On Friday, the Baltimore Jewish Council held a community observance to memorialize the victims of the Pittsburgh synagogue shootings. The 11 speakers, each of whom lit a memorial candle, one for each of the 11 victims, addressed the assembled crowd at the Park Heights Jewish Community Center.
As expected, each speaker was eloquent, somber and compassionate. Their words were comforting, but they illustrated a glaring divide in American society. Unity, trust, understanding, compassion and community were the themes of the remarks. The community leaders, governor, mayor, county executive, senators and clergy, described a society which is, but should not be, utopian and seemingly out of reach (“Baltimore Jewish leader: Synagogue shooting 'very personal,’” Nov. 1). I could not help but compare the idealized world the speakers described to the bifurcated, divisive, hate-driven world we hear about from the White House and its supporters. Just one example is the Republican campaign commercial now airing, shamelessly linking a notorious cop-killer, Luis Bracamontes, an illegal immigrant, to the Democrats. The message is clear: Latin Americans are coming and they are killers. Beware! Be afraid!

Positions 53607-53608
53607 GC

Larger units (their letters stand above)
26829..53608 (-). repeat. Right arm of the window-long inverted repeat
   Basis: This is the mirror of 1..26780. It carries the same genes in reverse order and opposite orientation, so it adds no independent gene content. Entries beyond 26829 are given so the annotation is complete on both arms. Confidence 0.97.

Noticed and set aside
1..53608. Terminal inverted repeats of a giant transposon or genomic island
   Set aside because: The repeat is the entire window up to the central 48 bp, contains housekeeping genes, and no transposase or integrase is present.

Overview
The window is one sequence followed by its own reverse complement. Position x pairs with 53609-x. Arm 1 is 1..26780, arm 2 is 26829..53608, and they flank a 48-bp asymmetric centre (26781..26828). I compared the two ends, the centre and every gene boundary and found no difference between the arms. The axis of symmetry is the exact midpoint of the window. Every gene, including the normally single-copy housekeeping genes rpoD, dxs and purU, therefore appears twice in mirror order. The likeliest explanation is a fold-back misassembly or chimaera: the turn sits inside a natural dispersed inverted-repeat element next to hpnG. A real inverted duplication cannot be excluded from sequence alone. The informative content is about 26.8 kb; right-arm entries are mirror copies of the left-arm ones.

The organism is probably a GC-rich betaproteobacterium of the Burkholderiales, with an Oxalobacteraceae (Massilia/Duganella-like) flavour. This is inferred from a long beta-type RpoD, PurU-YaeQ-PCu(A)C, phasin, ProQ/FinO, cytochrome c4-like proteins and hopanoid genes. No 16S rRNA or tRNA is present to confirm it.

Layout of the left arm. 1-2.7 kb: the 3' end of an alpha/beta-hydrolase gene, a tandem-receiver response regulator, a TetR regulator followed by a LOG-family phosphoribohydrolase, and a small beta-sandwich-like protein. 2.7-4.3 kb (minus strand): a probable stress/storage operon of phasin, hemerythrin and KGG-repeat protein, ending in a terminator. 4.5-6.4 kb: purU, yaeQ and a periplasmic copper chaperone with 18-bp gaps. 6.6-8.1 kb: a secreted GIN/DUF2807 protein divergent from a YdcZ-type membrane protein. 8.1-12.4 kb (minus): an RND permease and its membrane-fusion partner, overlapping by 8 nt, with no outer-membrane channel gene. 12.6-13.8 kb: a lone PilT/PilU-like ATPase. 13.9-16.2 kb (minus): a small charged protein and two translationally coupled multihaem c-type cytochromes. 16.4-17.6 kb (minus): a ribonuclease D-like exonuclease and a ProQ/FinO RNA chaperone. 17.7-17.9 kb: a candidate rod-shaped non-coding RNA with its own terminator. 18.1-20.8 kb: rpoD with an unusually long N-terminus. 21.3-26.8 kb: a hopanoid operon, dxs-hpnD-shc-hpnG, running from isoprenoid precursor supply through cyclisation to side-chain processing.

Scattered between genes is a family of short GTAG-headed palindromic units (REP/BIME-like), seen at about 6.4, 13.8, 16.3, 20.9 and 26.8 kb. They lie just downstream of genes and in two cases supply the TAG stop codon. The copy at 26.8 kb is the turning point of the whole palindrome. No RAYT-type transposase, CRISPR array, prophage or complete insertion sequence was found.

This message has not changed since President Donald Trump rode down his golden escalator and told us that Mexican rapists were invading and we better keep them out. This, in a country whose great accomplishments stem, in many instances, from the contributions of immigrants.
Words matter. Words of hate, fear and divisiveness matter greatly.
That you shall reap what you sow is a lesson dating back two thousand years. This administration has sown division, distrust and xenophobia from its first day. Sadly, the violent events of recent weeks show us that we are reaping what has been sown.